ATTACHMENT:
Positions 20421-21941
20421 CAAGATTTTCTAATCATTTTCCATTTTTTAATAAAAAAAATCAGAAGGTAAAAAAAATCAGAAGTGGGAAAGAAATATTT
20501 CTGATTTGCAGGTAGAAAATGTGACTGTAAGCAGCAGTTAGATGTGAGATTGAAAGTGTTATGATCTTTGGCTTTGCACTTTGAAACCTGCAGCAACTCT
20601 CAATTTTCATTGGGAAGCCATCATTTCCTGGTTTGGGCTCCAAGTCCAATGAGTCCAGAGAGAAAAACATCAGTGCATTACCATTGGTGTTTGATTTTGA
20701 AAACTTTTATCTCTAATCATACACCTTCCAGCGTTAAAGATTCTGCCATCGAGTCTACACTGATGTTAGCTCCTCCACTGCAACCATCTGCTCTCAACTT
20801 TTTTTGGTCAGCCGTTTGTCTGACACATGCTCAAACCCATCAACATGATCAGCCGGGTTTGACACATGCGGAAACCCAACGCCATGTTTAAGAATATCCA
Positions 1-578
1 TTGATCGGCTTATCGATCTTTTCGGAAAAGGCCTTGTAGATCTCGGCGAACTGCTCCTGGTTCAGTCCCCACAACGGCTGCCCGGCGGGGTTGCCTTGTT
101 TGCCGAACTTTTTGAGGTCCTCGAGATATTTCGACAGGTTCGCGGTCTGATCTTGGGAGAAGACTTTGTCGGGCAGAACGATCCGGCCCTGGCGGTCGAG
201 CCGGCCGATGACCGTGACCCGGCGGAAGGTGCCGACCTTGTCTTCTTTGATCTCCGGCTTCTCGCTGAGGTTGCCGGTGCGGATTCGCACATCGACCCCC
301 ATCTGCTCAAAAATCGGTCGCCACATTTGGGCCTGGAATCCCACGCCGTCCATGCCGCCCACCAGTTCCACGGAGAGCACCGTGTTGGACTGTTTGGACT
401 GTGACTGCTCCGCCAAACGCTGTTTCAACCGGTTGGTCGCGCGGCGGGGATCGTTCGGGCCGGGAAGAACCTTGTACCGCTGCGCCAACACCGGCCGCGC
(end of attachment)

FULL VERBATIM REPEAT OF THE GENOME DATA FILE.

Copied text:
Positions 20421-21941
20421 CAAGATTTTCTAATCATTTTCCATTTTTTAATAAAAAAAATCAGAAGGTAAAAAAAATCAGAAGTGGGAAAGAAATATTT
20501 CTGATTTGCAGGTAGAAAATGTGACTGTAAGCAGCAGTTAGATGTGAGATTGAAAGTGTTATGATCTTTGGCTTTGCACTTTGAAACCTGCAGCAACTCT
20601 CAATTTTCATTGGGAAGCCATCATTTCCTGGTTTGGGCTCCAAGTCCAATGAGTCCAGAGAGAAAAACATCAGTGCATTACCATTGGTGTTTGATTTTGA
20701 AAACTTTTATCTCTAATCATACACCTTCCAGCGTTAAAGATTCTGCCATCGAGTCTACACTGATGTTAGCTCCTCCACTGCAACCATCTGCTCTCAACTT
20801 TTTTTGGTCAGCCGTTTGTCTGACACATGCTCAAACCCATCAACATGATCAGCCGGGTTTGACACATGCGGAAACCCAACGCCATGTTTAAGAATATCCA
Positions 1-578
1 TTGATCGGCTTATCGATCTTTTCGGAAAAGGCCTTGTAGATCTCGGCGAACTGCTCCTGGTTCAGTCCCCACAACGGCTGCCCGGCGGGGTTGCCTTGTT
101 TGCCGAACTTTTTGAGGTCCTCGAGATATTTCGACAGGTTCGCGGTCTGATCTTGGGAGAAGACTTTGTCGGGCAGAACGATCCGGCCCTGGCGGTCGAG
201 CCGGCCGATGACCGTGACCCGGCGGAAGGTGCCGACCTTGTCTTCTTTGATCTCCGGCTTCTCGCTGAGGTTGCCGGTGCGGATTCGCACATCGACCCCC
301 ATCTGCTCAAAAATCGGTCGCCACATTTGGGCCTGGAATCCCACGCCGTCCATGCCGCCCACCAGTTCCACGGAGAGCACCGTGTTGGACTGTTTGGACT
401 GTGACTGCTCCGCCAAACGCTGTTTCAACCGGTTGGTCGCGCGGCGGGGATCGTTCGGGCCGGGAAGAACCTTGTACCGCTGCGCCAACACCGGCCGCGC